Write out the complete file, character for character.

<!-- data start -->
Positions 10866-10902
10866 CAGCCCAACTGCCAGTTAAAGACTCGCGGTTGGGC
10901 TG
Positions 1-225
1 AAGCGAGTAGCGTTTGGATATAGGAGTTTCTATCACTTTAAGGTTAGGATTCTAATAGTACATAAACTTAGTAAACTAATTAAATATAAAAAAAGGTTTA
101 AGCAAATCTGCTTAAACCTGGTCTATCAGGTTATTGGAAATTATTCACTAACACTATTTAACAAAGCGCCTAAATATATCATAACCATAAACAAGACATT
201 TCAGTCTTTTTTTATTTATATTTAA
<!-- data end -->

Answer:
Positions 10866-10902
10866 CAGCCCAACTGCCAGTTAAAGACTCGCGGTTGGGC
10901 TG
Positions 1-225
1 AAGCGAGTAGCGTTTGGATATAGGAGTTTCTATCACTTTAAGGTTAGGATTCTAATAGTACATAAACTTAGTAAACTAATTAAATATAAAAAAAGGTTTA
101 AGCAAATCTGCTTAAACCTGGTCTATCAGGTTATTGGAAATTATTCACTAACACTATTTAACAAAGCGCCTAAATATATCATAACCATAAACAAGACATT
201 TCAGTCTTTTTTTATTTATATTTAA